UBC Theses and Dissertations

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UBC Theses and Dissertations

Reimagining responsibility : how human rights due diligence practices could inform judicial responses to climate accountability litigation Higham, Catherine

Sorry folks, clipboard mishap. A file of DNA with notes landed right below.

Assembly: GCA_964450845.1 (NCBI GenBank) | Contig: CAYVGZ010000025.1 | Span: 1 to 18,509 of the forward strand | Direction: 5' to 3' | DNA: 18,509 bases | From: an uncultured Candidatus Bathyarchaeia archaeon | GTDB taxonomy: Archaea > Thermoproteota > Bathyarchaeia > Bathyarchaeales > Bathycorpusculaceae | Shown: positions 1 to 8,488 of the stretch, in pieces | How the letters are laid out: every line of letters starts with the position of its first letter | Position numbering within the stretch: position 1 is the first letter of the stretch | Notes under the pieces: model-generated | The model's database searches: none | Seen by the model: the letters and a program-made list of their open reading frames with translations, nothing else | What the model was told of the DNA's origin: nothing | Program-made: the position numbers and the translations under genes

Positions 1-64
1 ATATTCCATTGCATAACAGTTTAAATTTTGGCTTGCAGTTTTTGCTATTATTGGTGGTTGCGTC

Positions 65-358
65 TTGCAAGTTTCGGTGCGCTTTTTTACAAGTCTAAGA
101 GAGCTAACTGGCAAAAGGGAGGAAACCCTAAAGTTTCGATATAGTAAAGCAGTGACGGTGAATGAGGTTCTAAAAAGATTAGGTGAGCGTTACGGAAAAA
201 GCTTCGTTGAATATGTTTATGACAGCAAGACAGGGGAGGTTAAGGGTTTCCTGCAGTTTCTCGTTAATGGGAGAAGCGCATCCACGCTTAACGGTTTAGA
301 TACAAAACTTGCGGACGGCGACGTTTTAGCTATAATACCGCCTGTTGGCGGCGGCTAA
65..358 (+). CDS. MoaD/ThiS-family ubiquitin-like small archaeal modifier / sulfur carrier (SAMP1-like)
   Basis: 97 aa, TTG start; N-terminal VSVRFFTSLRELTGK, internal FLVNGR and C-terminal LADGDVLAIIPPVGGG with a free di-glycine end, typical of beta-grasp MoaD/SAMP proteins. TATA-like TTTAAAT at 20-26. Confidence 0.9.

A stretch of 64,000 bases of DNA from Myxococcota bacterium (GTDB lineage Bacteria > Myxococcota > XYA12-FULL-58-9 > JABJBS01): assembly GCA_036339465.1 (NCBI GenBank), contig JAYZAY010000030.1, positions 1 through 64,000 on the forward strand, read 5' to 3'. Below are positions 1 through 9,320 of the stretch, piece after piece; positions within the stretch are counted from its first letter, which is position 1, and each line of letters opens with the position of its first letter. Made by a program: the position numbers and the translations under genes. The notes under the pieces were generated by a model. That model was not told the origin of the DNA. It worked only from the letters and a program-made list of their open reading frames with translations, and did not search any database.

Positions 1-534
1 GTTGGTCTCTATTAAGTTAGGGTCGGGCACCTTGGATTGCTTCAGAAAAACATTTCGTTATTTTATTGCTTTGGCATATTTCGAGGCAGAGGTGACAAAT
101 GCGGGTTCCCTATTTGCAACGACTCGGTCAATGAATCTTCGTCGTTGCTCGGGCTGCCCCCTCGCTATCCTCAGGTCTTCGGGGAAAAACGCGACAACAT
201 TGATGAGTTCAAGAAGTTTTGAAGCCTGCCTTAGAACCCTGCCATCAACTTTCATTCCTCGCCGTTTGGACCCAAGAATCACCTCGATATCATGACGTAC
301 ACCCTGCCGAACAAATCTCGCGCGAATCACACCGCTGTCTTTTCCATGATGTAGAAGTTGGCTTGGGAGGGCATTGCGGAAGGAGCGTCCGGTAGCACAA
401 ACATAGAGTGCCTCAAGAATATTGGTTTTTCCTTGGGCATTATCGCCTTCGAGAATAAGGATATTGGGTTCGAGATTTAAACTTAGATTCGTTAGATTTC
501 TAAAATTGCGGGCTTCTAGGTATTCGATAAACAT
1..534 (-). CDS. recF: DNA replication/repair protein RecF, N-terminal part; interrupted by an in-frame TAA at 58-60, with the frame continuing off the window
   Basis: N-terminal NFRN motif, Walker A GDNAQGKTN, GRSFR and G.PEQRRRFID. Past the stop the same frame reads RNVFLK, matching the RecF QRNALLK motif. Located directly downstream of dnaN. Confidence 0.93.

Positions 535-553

Climate Change has been described as the greatest human rights issue of our time. As communities around the world struggle to adapt to life in a warming world, a growing movement has started to call for those who have contributed most to the climate problem – a small handful of major fossil fuel and cement companies now known as the Carbon Majors – to be held responsible for their “fair share” of the costs of climate adaptation. This movement has already resulted in litigation being brought against fossil fuel producers in common law courts. To date, these actions have been unsuccessful. However, I argue that the new norms around corporate responsibility contained in the UN Guiding Principles on Business and Human Rights (UNGPs) could help plaintiffs to change that outcome. Relying on rights-based theories of tort law, I argue that the norms in the UNGPs could help plaintiffs to establish the existence of a duty of care on the part of the Carbon Majors. After reviewing close to 200 corporate documents and statements, I conclude that the Carbon Majors’ public statements suggest a widespread acceptance of the responsibility to respect human rights contained in the UNGPs, and a widespread acceptance of the serious risks posed by climate change. A number of recent cases have seen common law courts demonstrate a new willingness to hold corporate actors accountable to the standards they claim to uphold in their corporate social responsibility reports. Relying on these recent precedents, plaintiffs could rely on the evidence reviewed for this thesis to establish that Carbon Majors have assumed a responsibility to prevent, mitigate, or remediate impacts to their human rights caused by climate change.

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